Google’s Search Generative Experience (SGE)

What is Google’s Search Generative Experience?

Google Search Generative Experience (SGE) is an experimental pilot launched by Search Labs on 10 May 2023, which integrates generative AI alongside Google Search. This includes the ability to summarize search results, ask questions, and generate images.  

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SGE is powered by multiple large language models (LLMs), including an advanced version of MUM and PaLM 2, which have been trained to carry out search-specific tasks. 

How Does Google’s Search Generative Experience Work?

As part of the Search Generative Experience, whenever a user enters a search into Google, they will be provided with an AI-generated summary of the results.

They will also be given the option to “ask a follow-up” or to select from a couple of other predefined questions to find out more information. 

When a user searches for a product, the SGE can give them a breakdown of products, product descriptions, reviews, ratings, prices, and images taken from Google Shopping Graph, which includes over 35 billion product listings. 

Users also have the option to use Google Search to create content, including texts and images. If a user enters a request to generate an image, the search engine will respond by creating and including up to four generated images in the results.  

AI-generated content can also be exported into Google Docs or Gmail. Clicking on an image reveals a description and the opportunity to edit the image. Users can also generate images directly in Google Images. 

How Can Users Access SGE?

Google’s Search Generative Experience is currently available to users in over 120 countries and territories.

You can activate SGE by going to the following Search Labs link and activating it via the toggle option. 

Users can also sign up via Search Labs in the Google app for Android and iOS or on Chrome desktop. 

A Look at Google’s Search Generative Experience Safety Guardrails

Google has developed the SGE with some basic guardrails to limit misuse and to keep users safe. This occurs by limiting the types of queries where generative search will be enabled:

  • For instance, SGE won’t produce output for searches around explicit or dangerous topics or those related to a “vulnerable situation,” such as a query about self-harm (in this case, Search will surface the contact information for a local support organization). 
  • In addition, SGE won’t produce automated responses if there’s a data void or information gap. This means it won’t respond if there is a lack of publicly available resources on a given topic, which could lead to low accuracy. 
  • It’s worth noting that Search also provides users with a warning message; “Generative AI is experimental. Info quality may vary,” as a basic warning about the potential for misinformation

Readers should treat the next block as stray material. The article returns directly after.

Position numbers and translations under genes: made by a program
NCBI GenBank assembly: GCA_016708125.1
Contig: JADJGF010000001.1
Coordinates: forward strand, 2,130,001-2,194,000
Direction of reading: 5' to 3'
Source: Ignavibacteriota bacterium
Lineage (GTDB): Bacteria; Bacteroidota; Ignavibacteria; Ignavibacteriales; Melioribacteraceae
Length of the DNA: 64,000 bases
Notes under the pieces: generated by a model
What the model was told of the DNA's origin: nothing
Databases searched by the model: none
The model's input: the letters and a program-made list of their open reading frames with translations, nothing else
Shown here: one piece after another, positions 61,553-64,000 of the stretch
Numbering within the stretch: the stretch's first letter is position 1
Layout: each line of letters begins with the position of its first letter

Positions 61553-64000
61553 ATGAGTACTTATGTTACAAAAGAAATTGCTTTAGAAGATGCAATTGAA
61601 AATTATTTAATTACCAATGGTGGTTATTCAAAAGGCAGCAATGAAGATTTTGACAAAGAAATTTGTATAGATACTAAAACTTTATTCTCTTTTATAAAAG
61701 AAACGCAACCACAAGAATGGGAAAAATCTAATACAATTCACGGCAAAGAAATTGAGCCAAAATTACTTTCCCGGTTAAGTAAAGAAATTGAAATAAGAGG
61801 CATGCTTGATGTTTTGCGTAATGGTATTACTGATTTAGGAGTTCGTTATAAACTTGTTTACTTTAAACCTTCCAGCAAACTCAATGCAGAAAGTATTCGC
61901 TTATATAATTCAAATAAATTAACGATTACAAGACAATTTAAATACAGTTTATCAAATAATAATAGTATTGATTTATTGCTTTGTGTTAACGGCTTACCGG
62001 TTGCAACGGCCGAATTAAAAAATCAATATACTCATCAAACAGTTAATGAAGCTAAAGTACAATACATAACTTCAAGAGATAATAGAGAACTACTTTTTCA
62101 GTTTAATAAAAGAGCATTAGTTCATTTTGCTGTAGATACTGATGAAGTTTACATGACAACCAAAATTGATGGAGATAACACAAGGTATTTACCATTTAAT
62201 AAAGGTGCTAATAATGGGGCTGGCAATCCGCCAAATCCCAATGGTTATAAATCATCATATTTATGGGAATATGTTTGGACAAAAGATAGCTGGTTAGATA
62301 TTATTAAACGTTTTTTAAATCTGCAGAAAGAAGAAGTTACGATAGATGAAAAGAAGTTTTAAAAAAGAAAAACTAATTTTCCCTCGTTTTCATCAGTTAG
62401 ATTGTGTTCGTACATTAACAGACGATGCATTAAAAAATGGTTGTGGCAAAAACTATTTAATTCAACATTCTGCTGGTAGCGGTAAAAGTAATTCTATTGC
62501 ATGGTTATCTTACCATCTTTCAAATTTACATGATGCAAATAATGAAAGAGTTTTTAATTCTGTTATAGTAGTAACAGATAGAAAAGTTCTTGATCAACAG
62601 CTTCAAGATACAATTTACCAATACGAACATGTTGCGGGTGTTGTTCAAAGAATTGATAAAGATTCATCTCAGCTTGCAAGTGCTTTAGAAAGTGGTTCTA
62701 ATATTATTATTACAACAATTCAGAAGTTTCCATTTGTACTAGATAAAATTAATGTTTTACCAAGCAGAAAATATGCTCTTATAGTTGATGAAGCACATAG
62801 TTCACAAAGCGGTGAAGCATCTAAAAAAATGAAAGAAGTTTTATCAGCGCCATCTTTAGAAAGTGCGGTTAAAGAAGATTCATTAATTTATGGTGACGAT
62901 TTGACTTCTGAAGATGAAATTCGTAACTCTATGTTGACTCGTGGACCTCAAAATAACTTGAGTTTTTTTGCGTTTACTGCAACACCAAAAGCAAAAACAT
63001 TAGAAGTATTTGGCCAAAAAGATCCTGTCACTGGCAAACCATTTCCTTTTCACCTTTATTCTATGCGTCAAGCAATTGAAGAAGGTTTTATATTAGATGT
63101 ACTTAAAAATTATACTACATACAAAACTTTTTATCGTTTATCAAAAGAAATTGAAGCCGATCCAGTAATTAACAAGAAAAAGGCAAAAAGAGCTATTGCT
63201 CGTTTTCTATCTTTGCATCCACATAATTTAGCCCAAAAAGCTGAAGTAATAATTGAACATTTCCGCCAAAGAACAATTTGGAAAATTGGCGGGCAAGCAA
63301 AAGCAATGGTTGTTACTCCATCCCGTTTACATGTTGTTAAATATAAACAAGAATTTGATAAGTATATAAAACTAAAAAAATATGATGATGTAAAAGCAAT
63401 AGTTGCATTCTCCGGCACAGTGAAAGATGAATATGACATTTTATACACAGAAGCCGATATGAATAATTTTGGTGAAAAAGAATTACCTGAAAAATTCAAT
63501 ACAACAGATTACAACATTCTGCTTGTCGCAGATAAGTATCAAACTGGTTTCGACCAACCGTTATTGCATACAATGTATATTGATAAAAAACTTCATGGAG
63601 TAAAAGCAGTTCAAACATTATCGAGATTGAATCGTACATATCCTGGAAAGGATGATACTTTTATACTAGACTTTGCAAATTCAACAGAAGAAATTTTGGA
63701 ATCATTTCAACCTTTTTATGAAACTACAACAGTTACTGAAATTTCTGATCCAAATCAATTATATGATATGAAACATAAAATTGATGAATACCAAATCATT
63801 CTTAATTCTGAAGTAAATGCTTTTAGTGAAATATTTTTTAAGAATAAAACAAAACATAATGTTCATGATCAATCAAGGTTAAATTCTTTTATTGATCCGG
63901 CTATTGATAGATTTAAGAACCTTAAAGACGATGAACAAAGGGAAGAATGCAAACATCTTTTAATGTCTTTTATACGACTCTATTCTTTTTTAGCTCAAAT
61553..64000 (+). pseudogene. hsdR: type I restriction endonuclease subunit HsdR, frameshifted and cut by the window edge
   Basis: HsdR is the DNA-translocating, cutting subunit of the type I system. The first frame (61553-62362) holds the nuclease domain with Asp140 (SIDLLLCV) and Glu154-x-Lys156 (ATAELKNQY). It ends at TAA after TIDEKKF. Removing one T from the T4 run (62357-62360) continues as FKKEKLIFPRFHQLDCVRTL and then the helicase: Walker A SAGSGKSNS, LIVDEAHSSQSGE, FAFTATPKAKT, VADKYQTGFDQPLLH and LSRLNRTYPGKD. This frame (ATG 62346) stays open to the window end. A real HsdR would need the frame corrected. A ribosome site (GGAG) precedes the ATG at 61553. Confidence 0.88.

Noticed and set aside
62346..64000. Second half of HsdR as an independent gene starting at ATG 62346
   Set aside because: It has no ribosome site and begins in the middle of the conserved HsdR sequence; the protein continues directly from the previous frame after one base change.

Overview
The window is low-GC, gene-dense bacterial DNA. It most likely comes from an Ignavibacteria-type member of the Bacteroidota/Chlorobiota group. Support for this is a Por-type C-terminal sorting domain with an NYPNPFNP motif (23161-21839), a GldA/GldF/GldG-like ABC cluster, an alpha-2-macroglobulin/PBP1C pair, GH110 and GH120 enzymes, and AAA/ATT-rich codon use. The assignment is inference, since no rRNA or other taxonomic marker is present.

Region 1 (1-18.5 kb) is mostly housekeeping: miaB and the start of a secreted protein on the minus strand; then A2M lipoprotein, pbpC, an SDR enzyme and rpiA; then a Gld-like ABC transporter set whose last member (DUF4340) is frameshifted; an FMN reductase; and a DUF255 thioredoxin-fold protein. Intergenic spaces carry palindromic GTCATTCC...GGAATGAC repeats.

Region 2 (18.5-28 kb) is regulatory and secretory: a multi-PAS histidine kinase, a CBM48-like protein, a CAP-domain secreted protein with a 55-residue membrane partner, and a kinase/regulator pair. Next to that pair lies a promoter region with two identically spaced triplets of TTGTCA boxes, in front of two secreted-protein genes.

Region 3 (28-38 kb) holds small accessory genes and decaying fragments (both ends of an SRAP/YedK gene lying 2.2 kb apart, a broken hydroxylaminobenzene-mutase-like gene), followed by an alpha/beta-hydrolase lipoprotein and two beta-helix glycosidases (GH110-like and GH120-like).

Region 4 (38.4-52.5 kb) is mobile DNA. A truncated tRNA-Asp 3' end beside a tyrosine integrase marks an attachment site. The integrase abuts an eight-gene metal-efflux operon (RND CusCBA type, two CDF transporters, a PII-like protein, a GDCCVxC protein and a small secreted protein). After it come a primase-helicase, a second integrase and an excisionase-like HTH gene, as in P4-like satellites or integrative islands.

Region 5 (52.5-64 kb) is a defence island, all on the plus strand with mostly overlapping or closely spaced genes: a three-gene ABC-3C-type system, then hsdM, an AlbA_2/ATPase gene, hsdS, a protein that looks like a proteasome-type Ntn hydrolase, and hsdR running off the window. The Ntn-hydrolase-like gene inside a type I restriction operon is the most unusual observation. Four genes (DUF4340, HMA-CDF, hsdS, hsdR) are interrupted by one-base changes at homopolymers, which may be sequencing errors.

• When it comes to images, SGE will label AI-generated images with metadata and an embedded watermark to communicate that they were created by AI. This reduces the chance of deep fake-style scenarios, where users believe that false images are real. 

Why is SGE Important?

The inclusion of generative AI capabilities into Google Search highlights that generative AI is becoming increasingly accessible to consumers.

Going forward, selected users will have a search experience that is enriched by LLMs, surfacing and summarizing the information that’s most relevant to their original query. 

This builds on the existing capabilities of Google Search while also helping to differentiate Google from OpenAI’s popular chatbot, ChatGPT, combining search and generative AI as part of a single comprehensive solution. 

Above all, it will mean that users don’t need to search lists of content and drill down into individual blogs and articles to get access to insights. Instead, they can use AI-generated summaries to find the key information that matches their search intent. 

The Challenges Around SGE

While Google’s Search Generative Experience does have the potential to enhance search results for end users, it also introduces new risks. 

The most significant risk presented by SGE is that it could spread misinformation. Generative AI and LLMs are prone to hallucinations, which means they have a tendency to invent facts, figures, and other information. 

As a result, if a user enters a query into Google Search, there is the risk that the underlying LLM could misinform them by generating a prompt that promotes untrue information.

This means it’s important that users double-check the information provided by the summary to make sure that it’s legitimate. 

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Tim Keary

Since January 2017, Tim Keary has been a freelance technology writer and reporter, covering enterprise technology and information security.